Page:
|Family Offices - Grappling With the Challenge of Later Generations|
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Most family offices focus on the needs of the first three generations of wealthy families, but as families grow - and hopefully prosper - family offices are increasingly grappling with the unique set of challenges posed by working with succeeding generations.
The most critical issues facing family offices working with the fourth, fifth and sixth generations of a wealthy family (G 4, 5 and 6 in industry parlance) revolve around governance, communication, family unity, the family’s business and of course, its level of wealth.
“You need a lot more structure, procedure and policies for G 4, 5, 6 and 7,” said Marianne Young, president of Market Street Trust Company, which began as a family office serving the Houghton family of Corning, New York in 1909.
“Decision-making is not as clear in succeeding generations. In G1 and G2 you tend to have a very strong leader, but in later generations, the process has to be more collaborative. There has to be more buy-in from more people about how decisions are made.”
Leslie Voth, president chief operating officer of, the Jenkintown, Pennsylvania-based multi-family office that has served the Pitcairn family since 1923, agreed.
“After G 1 through G 3, it’s harder to get buy-in, no doubt,” Voth said. “There are more voices, and they are more dispersed.”
“The kind of governance that worked for G 1, 2 and 3 is not necessarily the best for G 4, 5 and 6,” said Natasha Pearl, chief executive and founder of Aston Pearl, a firm that works closely with wealthy families. “Those succeeding generations may have to step back and rethink it.”
As families grow and add succeeding generations, family councils become more important, said family office executives and experts.
“Multi-generation families have found family councils very useful,” Voth said. “They are independent of the family office and the family business and can be used for the family to come together, communicate and train the next generation of leaders,” he said.
But even family councils become more complicated as families expand, cautioned Pearl, who is also a partner of SFO Advisor Select.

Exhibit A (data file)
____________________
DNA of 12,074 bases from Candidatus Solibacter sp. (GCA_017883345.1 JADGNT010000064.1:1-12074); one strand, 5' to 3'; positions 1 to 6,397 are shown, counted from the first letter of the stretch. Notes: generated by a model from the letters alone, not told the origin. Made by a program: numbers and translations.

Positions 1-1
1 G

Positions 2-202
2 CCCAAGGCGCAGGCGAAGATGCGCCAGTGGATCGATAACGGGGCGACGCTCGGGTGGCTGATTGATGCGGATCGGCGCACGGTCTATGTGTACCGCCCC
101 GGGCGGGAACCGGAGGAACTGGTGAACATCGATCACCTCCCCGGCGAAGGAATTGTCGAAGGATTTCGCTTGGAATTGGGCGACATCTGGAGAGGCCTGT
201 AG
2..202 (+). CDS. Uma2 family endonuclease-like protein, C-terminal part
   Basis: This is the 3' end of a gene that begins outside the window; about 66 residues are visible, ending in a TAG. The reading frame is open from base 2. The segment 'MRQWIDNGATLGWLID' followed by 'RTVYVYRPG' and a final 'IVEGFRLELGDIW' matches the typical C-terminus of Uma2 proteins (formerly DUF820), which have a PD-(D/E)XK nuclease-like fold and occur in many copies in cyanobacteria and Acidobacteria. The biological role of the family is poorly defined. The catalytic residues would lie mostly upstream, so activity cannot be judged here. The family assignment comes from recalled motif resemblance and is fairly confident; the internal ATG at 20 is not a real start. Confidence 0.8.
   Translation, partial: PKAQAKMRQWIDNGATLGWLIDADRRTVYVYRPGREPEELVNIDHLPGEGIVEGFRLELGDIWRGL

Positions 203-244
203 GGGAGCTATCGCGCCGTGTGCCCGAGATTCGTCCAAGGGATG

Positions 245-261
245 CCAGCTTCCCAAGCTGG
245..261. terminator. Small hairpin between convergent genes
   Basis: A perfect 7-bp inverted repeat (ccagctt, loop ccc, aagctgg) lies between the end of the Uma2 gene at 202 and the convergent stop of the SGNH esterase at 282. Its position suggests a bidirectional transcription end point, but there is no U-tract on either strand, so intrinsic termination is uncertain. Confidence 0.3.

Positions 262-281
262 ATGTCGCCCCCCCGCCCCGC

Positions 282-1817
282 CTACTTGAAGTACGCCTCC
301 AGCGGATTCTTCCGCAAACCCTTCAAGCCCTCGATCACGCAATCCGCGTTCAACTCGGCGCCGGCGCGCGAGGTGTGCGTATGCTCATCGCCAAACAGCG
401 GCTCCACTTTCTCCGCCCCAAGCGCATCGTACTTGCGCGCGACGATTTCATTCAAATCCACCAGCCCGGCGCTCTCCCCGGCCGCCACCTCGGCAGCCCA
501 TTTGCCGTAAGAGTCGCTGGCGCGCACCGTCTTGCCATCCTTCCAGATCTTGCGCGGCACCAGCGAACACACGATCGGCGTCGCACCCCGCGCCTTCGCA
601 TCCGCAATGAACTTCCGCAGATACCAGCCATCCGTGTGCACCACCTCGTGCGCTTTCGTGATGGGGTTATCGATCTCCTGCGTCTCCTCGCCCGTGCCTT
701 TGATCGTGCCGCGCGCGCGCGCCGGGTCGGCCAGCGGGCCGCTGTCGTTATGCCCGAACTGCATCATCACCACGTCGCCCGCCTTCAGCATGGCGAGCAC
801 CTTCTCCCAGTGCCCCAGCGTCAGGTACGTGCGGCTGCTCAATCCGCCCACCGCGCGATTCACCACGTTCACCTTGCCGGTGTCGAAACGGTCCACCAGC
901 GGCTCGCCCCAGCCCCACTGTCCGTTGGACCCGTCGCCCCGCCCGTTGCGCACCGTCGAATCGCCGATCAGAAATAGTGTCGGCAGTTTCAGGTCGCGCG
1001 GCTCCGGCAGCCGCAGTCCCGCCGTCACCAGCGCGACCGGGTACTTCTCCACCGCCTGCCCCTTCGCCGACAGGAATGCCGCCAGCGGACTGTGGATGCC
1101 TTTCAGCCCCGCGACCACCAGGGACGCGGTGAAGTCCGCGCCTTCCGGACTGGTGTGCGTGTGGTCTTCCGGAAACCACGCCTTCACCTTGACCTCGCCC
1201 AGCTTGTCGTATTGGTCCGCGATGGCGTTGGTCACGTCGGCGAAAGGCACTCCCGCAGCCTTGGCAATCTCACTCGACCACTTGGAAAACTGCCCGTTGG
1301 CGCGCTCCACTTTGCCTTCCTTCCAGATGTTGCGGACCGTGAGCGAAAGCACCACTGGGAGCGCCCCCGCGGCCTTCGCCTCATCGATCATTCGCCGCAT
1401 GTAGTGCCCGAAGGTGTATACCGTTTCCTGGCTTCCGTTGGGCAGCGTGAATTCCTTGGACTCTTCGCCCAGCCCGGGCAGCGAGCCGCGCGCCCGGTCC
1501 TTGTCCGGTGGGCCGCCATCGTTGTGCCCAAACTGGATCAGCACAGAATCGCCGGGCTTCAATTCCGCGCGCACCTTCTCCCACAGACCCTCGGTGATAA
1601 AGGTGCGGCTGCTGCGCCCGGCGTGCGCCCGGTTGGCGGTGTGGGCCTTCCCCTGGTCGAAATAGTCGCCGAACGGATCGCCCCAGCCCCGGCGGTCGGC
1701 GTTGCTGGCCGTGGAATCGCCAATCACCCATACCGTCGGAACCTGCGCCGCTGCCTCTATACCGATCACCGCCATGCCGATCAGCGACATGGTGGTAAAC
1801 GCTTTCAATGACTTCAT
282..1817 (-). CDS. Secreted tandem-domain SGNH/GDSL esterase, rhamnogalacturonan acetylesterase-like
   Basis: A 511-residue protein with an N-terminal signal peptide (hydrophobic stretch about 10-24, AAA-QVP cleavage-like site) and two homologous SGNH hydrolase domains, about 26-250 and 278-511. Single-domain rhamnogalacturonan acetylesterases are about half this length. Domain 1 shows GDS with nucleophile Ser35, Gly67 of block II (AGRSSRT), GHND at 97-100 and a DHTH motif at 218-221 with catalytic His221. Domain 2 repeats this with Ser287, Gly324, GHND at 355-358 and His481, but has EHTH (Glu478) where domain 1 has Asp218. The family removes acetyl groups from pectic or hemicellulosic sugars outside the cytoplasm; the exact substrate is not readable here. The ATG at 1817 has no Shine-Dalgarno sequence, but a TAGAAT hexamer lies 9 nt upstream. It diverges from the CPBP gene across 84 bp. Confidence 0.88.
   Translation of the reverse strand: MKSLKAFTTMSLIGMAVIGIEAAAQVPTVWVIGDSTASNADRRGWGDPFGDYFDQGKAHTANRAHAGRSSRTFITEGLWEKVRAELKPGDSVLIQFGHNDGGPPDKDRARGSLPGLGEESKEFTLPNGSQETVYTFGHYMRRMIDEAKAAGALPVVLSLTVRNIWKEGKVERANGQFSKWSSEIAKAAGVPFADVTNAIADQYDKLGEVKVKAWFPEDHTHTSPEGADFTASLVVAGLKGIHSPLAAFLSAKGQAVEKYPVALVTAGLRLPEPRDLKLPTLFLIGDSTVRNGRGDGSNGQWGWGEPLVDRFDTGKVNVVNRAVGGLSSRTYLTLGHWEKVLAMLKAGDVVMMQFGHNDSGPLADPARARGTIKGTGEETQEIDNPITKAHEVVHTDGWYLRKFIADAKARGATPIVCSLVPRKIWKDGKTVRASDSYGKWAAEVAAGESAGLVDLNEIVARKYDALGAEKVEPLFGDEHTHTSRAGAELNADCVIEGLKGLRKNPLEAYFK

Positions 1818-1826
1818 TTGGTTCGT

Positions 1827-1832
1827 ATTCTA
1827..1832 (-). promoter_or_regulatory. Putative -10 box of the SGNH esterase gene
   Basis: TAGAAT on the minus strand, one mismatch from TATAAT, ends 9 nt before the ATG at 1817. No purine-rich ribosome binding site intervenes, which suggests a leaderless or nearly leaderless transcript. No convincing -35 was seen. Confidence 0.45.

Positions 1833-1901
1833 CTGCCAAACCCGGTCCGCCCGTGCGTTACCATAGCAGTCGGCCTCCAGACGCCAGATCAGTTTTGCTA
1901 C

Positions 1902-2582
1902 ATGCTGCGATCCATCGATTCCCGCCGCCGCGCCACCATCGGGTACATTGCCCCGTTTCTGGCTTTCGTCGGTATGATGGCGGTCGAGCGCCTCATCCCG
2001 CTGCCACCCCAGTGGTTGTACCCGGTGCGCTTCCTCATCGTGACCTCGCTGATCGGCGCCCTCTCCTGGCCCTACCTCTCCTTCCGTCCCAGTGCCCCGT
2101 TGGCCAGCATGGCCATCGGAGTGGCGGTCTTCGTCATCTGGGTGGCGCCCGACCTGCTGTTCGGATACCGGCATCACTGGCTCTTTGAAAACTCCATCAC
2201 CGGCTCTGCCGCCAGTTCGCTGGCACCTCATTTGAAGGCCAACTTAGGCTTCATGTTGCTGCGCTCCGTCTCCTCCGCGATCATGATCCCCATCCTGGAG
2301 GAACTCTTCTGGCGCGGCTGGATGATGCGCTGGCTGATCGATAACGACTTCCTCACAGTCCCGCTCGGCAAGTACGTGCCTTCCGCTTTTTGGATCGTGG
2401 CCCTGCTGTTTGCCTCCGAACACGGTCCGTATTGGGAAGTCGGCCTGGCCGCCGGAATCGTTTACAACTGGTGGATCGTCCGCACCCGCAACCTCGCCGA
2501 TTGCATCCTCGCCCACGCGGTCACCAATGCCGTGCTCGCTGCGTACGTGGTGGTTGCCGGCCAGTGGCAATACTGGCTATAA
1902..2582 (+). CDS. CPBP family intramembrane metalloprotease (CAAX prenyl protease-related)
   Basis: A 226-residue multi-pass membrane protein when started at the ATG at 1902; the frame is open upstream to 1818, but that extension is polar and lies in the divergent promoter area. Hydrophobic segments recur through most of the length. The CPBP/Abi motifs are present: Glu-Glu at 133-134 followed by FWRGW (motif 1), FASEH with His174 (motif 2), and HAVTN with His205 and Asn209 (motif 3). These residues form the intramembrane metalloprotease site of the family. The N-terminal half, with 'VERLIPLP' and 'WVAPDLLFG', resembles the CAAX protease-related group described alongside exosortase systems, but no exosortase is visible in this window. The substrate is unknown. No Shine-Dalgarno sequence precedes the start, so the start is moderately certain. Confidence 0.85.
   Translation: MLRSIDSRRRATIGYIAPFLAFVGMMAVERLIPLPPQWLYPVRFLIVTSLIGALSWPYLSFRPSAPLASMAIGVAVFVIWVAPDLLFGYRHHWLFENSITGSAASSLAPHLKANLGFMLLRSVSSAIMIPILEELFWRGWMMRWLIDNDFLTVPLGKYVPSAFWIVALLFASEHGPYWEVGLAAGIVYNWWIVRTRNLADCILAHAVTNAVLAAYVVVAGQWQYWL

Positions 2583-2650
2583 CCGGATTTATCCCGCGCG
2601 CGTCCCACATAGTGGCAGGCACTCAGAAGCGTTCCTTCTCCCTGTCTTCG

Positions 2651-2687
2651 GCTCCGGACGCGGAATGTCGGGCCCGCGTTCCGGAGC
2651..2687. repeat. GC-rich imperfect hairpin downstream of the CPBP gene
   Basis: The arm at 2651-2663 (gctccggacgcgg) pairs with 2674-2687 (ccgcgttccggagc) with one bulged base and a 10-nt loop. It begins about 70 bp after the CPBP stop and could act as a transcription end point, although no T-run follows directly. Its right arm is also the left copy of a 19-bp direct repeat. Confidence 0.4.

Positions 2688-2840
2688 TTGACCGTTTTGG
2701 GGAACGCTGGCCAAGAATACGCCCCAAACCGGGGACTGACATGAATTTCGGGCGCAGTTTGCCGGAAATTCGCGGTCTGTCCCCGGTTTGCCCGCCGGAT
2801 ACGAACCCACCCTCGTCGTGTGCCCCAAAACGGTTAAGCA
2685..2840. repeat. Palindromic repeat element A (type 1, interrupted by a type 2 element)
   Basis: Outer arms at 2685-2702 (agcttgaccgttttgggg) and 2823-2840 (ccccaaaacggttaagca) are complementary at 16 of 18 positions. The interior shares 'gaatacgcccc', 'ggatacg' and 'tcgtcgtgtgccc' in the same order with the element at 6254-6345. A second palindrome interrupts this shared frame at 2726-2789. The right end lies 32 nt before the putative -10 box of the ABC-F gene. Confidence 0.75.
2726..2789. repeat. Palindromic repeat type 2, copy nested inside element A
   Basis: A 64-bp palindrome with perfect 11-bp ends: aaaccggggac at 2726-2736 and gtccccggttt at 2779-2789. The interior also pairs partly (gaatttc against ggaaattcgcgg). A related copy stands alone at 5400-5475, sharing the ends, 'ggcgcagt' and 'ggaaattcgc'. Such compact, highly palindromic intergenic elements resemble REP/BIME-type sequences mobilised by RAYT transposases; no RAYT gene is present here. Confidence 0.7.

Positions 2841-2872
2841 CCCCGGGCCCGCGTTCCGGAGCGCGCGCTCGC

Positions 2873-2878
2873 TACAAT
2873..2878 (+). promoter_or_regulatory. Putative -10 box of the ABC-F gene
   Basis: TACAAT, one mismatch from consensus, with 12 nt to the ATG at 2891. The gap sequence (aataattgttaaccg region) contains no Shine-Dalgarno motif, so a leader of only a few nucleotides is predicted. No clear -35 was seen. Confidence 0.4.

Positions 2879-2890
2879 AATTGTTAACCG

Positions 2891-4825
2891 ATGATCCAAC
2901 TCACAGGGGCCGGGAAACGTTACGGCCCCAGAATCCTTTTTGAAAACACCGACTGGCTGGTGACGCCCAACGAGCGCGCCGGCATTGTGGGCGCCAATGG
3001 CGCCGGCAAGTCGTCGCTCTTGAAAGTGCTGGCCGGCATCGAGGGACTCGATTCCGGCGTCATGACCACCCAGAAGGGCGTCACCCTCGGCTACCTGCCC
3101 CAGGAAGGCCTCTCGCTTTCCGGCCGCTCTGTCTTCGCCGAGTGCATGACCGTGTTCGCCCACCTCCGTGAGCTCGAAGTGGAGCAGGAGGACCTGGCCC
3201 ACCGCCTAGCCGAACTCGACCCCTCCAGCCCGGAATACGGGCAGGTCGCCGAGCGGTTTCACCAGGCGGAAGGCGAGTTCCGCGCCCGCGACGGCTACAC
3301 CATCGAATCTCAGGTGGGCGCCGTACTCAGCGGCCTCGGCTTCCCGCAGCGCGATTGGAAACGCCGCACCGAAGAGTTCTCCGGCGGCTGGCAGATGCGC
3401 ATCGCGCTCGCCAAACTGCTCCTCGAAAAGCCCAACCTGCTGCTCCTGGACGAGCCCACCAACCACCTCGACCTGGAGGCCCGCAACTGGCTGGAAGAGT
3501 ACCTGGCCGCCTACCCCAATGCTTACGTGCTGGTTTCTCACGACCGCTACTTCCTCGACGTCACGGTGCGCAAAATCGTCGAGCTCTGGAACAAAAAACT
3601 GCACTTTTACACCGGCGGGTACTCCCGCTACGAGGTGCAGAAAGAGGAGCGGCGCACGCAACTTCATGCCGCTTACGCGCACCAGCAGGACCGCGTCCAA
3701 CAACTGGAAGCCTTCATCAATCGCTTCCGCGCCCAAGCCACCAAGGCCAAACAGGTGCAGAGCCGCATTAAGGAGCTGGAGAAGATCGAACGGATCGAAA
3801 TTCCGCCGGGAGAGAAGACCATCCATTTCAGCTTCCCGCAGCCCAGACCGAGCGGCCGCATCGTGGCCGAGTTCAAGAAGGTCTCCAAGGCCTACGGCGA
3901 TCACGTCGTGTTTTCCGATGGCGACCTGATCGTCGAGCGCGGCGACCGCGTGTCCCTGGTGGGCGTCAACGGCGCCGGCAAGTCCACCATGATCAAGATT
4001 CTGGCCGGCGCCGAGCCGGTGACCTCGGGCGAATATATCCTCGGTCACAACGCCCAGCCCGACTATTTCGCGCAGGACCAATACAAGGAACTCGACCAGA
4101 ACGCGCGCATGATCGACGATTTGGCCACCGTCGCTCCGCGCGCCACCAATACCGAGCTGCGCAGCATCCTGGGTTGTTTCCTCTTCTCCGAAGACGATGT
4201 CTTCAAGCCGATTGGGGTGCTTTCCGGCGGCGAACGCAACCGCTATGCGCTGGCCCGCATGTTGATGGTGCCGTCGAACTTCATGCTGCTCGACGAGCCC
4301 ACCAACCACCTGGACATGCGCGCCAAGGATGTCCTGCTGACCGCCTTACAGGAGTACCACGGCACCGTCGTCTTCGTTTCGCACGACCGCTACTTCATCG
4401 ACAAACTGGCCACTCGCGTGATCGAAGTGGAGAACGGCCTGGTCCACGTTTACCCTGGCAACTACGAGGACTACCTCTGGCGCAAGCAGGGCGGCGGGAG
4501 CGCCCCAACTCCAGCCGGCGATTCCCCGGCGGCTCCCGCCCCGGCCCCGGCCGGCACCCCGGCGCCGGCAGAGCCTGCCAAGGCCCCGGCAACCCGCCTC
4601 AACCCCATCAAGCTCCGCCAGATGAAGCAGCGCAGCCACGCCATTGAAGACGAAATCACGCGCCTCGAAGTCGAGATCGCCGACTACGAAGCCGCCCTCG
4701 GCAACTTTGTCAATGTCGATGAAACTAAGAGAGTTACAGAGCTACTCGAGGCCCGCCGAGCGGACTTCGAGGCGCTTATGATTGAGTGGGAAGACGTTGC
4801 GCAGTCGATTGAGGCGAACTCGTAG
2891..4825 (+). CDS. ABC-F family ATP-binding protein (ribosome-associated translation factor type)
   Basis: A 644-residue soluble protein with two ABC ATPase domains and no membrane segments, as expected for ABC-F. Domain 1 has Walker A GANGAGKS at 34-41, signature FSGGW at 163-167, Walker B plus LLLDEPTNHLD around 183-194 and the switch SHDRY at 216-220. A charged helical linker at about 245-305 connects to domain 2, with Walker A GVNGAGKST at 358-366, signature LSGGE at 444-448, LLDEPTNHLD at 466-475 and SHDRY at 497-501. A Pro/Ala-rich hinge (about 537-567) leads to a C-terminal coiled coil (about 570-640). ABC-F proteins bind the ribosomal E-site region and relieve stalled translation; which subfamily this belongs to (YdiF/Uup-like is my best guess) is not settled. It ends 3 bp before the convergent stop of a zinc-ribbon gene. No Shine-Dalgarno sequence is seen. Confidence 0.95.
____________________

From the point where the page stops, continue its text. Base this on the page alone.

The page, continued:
“You can’t just keep making the family council bigger,” Pearl said. “But it does have to become more representative, and that takes a lot of thought,” he said.
Later generations of families also have to come to grips with how much wealth remains and how much talent there may be to replenish it.
“There can be a complete disconnect between the hard work and sacrifice that went into creating the wealth in the early generations and G 4, 5 and 6,” said Mark Blumenthal, partner and chairman of the family office service group at Blackman Kallick, a Chicago-based accounting and business advisory firm. “Sometimes the wealth gets so dispersed, you almost have to start over,” he said.
For later generations, according to Blumenthal, the issue becomes as much a matter of creating human capital as it does wealth capital.
“Later generations often try to take a shortcut and tap into the family wealth without entrepreneurial drive and their chance of success is low,” Blumenthal said. “What expanding families need to do is build up human capital through education and training so later generations can contribute something and avoid killing the golden goose,” he said.
Pearl agreed, and said that the more families grow, the more they had to ask themselves hard questions.
“They have to ask if the pie is getting bigger,” she said. “And if it isn’t, they have to cut costs and take a realistic look at how much they can spend and focus on wealth preservation through expense management. If they want to grow the pie, they have to figure out ways family members can get funded for education and entrepreneurial ventures.”
Families also have to decide whether to allow family members and spouses to work in the family business or the family office, said Pitcairn’s Voth.
And while decisions about the family business can be the source of much hand-wringing, an ongoing family business can also be the glue that holds families together as time passes and generations multiply.
“Without the family business, families have to find reasons to stay together and keep the family office, as opposed to going their separate ways,” Young said. “Two major reasons for staying together would be having greater purchasing power collectively and having access to great investment ideas and being much better served as a group than separately.”
Whether the family business is a going concern or not, families that have grown into the fourth generation and beyond are reassessing their family offices, say industry executives.
“I’ll be surprised if we don’t see more collaboration among family offices,” Market Street Trust Company’s Young said, who describes Market Street as a single family office serving multiple families.
Voth agreed. “We’ve definitely seen family offices rethink their structure as the generations multiply,” she said.
“It’s intensified even more as families are trying to determine how they will be affected by the new financial reform legislation. But I think they are looking for partnerships with other single family offices or firms like ours. They want to keep their core staff in place and it will require flexibility, but I see tremendous change coming,” Voth added.
The opinions expressed do not constitute investment advice and specialist advice should be sought about your specific circumstances.Published on our website on Aug.18, 2010